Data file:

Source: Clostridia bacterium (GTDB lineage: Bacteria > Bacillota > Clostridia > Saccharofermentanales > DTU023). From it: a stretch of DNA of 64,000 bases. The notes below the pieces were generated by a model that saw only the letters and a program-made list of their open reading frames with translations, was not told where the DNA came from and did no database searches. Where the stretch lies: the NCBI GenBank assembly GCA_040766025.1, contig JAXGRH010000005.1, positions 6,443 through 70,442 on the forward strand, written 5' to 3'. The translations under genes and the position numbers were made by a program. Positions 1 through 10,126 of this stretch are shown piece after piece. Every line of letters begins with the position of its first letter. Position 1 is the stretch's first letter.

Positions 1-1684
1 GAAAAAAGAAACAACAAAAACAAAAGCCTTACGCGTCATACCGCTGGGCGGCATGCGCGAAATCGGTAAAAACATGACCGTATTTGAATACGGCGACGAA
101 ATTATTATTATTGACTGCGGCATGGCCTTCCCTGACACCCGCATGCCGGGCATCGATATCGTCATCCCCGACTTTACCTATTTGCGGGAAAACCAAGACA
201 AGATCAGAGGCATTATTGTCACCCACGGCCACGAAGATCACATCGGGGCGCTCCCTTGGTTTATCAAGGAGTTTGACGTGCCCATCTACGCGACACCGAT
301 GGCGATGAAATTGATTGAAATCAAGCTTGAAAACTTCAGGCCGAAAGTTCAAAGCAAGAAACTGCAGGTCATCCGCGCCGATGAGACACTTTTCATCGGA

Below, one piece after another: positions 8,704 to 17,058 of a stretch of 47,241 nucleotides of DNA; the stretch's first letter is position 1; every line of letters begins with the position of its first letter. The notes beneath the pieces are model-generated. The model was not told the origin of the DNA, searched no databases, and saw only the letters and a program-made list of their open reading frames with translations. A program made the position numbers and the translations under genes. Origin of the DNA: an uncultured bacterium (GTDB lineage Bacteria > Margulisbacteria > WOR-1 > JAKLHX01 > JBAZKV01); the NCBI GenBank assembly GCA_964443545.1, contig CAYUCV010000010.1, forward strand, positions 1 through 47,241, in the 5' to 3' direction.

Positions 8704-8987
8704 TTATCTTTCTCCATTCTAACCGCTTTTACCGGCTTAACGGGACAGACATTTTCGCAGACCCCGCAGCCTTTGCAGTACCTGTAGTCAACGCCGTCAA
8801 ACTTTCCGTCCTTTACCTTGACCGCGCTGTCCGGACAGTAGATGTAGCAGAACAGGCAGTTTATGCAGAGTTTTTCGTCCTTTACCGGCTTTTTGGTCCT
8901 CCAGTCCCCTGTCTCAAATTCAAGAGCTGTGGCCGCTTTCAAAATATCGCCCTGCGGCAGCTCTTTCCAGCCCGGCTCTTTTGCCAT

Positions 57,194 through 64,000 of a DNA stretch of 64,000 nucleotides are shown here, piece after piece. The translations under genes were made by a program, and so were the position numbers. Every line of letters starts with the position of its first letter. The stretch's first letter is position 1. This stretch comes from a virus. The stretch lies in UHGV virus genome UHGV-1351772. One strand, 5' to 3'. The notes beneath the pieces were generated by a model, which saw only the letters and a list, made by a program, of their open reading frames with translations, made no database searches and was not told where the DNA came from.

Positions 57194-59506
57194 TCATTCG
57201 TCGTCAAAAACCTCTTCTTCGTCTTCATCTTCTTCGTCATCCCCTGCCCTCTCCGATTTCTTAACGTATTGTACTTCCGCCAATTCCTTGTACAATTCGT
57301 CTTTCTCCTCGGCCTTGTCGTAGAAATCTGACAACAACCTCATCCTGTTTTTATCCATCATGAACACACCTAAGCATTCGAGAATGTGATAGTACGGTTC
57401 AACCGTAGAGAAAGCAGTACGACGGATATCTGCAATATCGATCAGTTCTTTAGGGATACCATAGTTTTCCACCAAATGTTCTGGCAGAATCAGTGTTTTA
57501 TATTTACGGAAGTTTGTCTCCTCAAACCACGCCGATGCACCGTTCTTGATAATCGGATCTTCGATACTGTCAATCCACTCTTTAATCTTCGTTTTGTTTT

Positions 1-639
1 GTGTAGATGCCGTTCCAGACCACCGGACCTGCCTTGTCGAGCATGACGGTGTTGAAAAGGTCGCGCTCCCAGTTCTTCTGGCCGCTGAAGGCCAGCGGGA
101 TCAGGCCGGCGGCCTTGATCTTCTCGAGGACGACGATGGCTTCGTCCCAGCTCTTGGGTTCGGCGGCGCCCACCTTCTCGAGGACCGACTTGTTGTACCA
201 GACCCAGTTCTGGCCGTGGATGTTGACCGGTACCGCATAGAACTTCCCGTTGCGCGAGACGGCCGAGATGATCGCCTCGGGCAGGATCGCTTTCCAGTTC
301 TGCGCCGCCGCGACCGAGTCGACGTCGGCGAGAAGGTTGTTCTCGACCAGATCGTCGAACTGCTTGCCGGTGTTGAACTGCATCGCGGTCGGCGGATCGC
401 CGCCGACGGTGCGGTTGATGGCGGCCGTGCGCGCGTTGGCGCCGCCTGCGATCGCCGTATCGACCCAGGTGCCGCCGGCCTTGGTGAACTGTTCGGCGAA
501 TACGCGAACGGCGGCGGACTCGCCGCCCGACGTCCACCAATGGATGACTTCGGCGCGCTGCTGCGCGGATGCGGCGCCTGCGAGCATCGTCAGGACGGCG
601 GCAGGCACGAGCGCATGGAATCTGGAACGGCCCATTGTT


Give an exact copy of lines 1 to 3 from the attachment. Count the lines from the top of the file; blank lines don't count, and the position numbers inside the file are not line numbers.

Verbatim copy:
Source: Clostridia bacterium (GTDB lineage: Bacteria > Bacillota > Clostridia > Saccharofermentanales > DTU023). From it: a stretch of DNA of 64,000 bases. The notes below the pieces were generated by a model that saw only the letters and a program-made list of their open reading frames with translations, was not told where the DNA came from and did no database searches. Where the stretch lies: the NCBI GenBank assembly GCA_040766025.1, contig JAXGRH010000005.1, positions 6,443 through 70,442 on the forward strand, written 5' to 3'. The translations under genes and the position numbers were made by a program. Positions 1 through 10,126 of this stretch are shown piece after piece. Every line of letters begins with the position of its first letter. Position 1 is the stretch's first letter.

Positions 1-1684
1 GAAAAAAGAAACAACAAAAACAAAAGCCTTACGCGTCATACCGCTGGGCGGCATGCGCGAAATCGGTAAAAACATGACCGTATTTGAATACGGCGACGAA